Backdraft delves into the lives of Chicago firefighters with some familiar family drama to keep things going.
Just seven years old, Brian McCaffrey is a frequent guest at his father's fire station along with his older brother, Stephen. On one fire call though, their dad is killed in a blast. Some 20 years later, Stephen (Kurt Russell, who also plays the Dad...albeit briefly) has followed in his dad's footsteps, becoming a respected lieutenant at one of Chicago's most respected stations. Station 17 has a couple new fireman to fit into the mix, Stephen's brother, Brian (William Baldwin), who did his best to avoid a firefighting career for years only to return to what his family knows best. The brothers have drifted apart over the years, both of them holding grudges that go back for years to when their dad died. With a career that hinges on life and death moments every single day, they have to learn to work together and put their differences aside. Meanwhile, an arsonist is starting fires all over Chicago with two dead already. Who is the arsonist? Does he have a different intention?
I was just six when this movie came out back in 1991. I remember my parents watching it at some point, and enjoying it. For me, there's a period in the late 1980s and early 1990s where because of my age, I just didn't see a lot of movies and never really caught up with them. From director Ron Howard, 'Backdraft' is a big one on that list. A box office success that picked up positive reviews while becoming a fan favorite, it's a solid, entertaining movie. It was filmed on location in Chicago -- never a bad thing -- and gives the developing story an authentic aura hanging in the air. It's not always familiar locations, "known" spots, but that works too in creating a grittier, more authentic feel. In the end, it is a good movie, even really good, that isn't quite great. Nothing wrong with that, but I didn't come away completely blown away like some reviews made it out to be.
The strongest aspect of the movie is one that treads a fine line. This is a film interested in showing the heroic actions of not only Chicago firefighters, but firefighters in general. It also delves into their personal lives, how the threat of horrific burns and wounds -- not to mention death -- hangs in the air with each passing fire. At times, the story gets a little too soap opera-esque, a little too familiar in terms of family issues and brotherly conflict. Still, the firefighting sequences are pretty insane. Firefighters watching the movie criticized Howard's film because these scenes were too clear, things too easily seen, but for the sake of making a movie, you can't criticize Howard there. You feel the fire, the heat, the warmth, the scorching flames nipping at your heels, blazing away at your face, with each passing sequence. Kudos in the reality department, transporting us into the fire with our firefighters. As a viewer, we get a sense of the hell that is these individuals' day jobs, avoiding too much hero worship.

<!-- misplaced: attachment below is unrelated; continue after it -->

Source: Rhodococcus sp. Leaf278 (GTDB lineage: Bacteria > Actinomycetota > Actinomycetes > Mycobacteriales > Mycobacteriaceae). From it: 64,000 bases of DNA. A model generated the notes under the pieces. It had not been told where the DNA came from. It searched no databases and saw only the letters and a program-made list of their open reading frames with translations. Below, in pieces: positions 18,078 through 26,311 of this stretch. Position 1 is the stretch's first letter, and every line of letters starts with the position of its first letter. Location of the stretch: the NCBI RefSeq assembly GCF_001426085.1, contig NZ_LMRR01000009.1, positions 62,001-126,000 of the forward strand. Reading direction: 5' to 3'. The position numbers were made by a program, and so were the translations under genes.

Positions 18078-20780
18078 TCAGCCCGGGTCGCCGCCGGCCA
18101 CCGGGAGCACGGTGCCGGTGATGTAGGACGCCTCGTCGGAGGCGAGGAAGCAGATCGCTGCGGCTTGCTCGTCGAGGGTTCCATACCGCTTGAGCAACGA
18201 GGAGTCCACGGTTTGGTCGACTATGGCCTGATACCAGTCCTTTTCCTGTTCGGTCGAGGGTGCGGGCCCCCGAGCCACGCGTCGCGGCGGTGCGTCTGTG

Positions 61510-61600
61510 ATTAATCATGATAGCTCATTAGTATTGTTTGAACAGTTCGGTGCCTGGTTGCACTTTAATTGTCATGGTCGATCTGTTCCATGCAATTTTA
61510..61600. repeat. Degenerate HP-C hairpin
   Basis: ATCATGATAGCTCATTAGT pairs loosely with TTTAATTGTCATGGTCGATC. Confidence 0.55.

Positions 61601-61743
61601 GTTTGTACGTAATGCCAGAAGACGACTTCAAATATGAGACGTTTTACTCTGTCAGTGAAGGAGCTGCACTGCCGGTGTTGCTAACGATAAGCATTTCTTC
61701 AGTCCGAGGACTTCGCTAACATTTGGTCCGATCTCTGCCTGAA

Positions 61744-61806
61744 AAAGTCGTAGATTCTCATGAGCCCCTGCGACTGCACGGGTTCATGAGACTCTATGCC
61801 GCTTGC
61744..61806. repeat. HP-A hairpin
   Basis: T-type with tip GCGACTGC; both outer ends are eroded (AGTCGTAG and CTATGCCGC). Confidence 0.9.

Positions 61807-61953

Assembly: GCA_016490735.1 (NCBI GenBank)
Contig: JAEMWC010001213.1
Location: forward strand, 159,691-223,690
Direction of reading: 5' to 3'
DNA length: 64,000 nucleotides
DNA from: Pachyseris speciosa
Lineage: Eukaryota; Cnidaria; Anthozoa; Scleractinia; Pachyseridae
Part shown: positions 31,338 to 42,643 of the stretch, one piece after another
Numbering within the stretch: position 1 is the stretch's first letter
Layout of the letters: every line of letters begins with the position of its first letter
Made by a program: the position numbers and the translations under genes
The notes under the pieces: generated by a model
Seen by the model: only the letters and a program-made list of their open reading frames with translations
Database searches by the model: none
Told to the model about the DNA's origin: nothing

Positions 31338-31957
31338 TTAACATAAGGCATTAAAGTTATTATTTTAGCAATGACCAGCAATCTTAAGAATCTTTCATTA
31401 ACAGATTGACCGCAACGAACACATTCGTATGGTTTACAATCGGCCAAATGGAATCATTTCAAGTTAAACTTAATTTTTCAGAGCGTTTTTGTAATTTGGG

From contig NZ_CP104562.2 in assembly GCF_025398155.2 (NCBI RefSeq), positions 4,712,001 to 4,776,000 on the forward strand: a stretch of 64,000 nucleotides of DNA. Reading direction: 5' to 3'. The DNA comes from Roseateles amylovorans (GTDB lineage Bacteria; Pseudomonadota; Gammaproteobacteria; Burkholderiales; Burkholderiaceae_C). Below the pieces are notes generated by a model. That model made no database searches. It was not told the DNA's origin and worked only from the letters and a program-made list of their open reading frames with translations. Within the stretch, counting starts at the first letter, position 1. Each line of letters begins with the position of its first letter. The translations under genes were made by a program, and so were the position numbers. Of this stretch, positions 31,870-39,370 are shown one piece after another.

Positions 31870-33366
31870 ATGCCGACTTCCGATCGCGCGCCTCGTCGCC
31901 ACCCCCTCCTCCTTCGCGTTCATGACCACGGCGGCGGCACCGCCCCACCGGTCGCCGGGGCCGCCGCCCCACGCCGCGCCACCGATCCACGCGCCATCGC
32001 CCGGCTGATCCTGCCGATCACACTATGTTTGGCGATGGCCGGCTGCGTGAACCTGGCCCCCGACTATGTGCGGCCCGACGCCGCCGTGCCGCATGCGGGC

A film archetype across all genres, the warring brothers formula is brought to life by Kurt Russell and Billy Baldwin. Both characters are a little too familiar, one rising above, the other not so much. Russell as Stephen gets the showier part, the gung-ho firefighter following in his father's footsteps. He's the best at what he does and isn't interested in too much career advancement. He puts out fires, wants to put out fires, and looks out for his crew. Look for Rebecca De Mornay as his wife, struggling to cope with the increasing dangers of his job, for her and for her son. Baldwin is okay as Brian, but the character just isn't interesting enough to merit much sympathy. His romantic subplot with Jennifer Jason Leigh's government assistant (a past fling/relationship) goes nowhere as well to the point their scenes become painful, especially the makeout session on a fire truck.....when the alarm goes off. Who saw that coming?!?
Two supporting parts are truly worthy of mentioning. Along with Russell's Stephen, I thought Robert De Niro has the strongest part here, playing Shadow Rimgale, a fire inspector who helps determine if fires were accidental or the works of arsonists. It's that perfectly underplayed, more low-key part that De Niro could probably do in his sleep. Donald Sutherland is perfectly creepy too as Ronald Bartel as Bartel, an imprisoned arsonist who knows Rimgale all too well and may know what's going on around the city. Also look for Scott Glenn and Jason Gedrick as fellow firefighters, J.T. Walsh playing a Chicago alderman who always has reelection on his mind.
A good, not great movie. I think it is a tad long in the tooth at 132 minutes, drifting along a little too much in the midsection before getting back to business for the finale. It is a tad cliched, too many slow motion 'Noooooooooooooo!' moments dotting the firefighting sequences. Composer Hans Zimmer's score is as solid as ever...in most scenes, sometimes reverting back to the hero worship that brings the movie down a notch. Big picture though, Backdraft has a lot going for it. An interesting story that did keep me guessing, a very solid cast, and a reveal that certainly caught me by surprise. An excellent look into the lives of Chicago firemen.
Backdraft (1991): ***/****